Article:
Delusion and defiance reign in Anna Bolena

by C. I. Roman. 0 Comments

It's safe to say that Henry VIII was a tyrant. He was a big fan of capital punishment (especially with the wives), and he wasn't what one would call monogamous. The point is—the king who founded an entire religion simply to legitimize his many divorces was bad news.

Amidst all of the court intrigue and beheadings sat Anna Bolena. Before her execution she became the second queen consort of Henry and gave birth to a future queen: Elizabeth I. However, her inability to produce a male heir is ultimately what lost her favor with her husband and led to her ultimate demise.

Italian composer Gaetano Donizetti, a master of the late bel canto style captured a popular version of the queen's final days in his opera Anna Bolena, which was presented by the Kennedy Center this year.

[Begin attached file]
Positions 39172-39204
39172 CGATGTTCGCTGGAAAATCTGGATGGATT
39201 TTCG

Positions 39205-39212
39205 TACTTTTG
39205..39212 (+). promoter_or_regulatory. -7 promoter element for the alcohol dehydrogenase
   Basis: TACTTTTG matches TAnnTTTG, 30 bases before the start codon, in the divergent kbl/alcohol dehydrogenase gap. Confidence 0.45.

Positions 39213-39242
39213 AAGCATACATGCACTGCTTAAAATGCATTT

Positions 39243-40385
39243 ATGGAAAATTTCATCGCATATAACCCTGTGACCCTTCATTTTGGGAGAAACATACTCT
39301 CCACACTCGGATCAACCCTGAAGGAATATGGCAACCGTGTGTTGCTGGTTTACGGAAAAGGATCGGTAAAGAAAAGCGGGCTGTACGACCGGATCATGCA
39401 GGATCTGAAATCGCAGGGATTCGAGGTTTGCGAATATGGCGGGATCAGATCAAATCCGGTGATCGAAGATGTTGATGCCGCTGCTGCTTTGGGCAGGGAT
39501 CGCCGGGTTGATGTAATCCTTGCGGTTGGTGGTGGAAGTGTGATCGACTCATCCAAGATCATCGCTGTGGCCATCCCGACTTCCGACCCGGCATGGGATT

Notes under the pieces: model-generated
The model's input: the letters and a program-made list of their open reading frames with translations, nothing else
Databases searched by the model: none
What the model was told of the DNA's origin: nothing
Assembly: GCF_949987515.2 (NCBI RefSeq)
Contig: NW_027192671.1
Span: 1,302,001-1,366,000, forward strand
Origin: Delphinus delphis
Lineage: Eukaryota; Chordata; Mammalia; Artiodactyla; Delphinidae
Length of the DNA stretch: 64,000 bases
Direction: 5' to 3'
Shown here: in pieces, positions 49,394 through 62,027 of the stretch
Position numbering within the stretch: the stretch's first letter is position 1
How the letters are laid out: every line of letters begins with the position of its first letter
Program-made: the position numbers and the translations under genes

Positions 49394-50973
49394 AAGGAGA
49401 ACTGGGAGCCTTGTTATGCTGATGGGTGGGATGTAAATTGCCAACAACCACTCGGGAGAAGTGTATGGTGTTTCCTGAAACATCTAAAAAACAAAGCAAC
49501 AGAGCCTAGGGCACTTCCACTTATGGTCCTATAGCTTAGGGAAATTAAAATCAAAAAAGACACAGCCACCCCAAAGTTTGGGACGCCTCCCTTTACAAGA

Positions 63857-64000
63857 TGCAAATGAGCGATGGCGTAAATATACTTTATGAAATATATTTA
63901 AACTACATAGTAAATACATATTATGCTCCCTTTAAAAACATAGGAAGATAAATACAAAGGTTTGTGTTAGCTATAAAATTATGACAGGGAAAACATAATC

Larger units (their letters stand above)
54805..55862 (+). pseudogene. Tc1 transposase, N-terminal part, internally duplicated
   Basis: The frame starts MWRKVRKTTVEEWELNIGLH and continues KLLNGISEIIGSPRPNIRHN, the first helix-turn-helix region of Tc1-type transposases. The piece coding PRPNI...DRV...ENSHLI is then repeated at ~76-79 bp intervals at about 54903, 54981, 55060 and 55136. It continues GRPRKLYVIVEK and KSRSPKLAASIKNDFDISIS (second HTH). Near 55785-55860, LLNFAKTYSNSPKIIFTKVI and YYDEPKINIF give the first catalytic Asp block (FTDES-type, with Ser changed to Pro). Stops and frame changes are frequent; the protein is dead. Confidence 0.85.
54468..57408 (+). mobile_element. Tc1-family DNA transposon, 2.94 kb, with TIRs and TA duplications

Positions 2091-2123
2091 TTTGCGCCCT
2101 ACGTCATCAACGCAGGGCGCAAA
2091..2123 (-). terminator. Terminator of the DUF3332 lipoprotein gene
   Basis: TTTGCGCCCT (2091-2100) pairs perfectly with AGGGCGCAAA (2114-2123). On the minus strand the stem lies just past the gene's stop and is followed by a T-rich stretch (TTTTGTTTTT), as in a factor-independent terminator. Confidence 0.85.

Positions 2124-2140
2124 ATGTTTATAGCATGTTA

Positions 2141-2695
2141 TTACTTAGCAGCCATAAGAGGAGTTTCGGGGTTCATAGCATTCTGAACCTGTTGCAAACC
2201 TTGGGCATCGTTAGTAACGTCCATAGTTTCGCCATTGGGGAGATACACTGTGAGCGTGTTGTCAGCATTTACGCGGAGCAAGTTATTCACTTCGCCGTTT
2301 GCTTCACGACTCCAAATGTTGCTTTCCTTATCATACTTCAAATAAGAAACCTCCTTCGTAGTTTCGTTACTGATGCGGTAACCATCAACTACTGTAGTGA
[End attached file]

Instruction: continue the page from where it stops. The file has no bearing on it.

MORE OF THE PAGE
The punishing title role of Donizetti’s “Anna Bolena” was brilliantly played by Sondra Radvanosky. The opera reminded me that you don’t need symbolism or political message to create a memorable musical experience.

With traditional staging, opulent period costumes and stark sets which took advantage of the chiaroscuro created by the lights and shadows let the audience focus completely on the singing of soprano Sondra Radvanosky. Vocally stunning, she sang elegantly sad aria with lustrous warmth and aching vulnerability.

The last scene (at least for me) was the high point of Ms. Radvanosky’s performance as the distraught British queen of Henry VIII. Having been falsely condemned for betraying her husband, Anna drifts in and out of sanity.

Anna is restored to horrific reality, curses the “wicked couple,” the king and his new queen, and stalks off to her execution, insisting implausibly that she is not seeking divine retribution but going to her grave with mercy on her lips.


Carmen Ileana Román writes a regular column for

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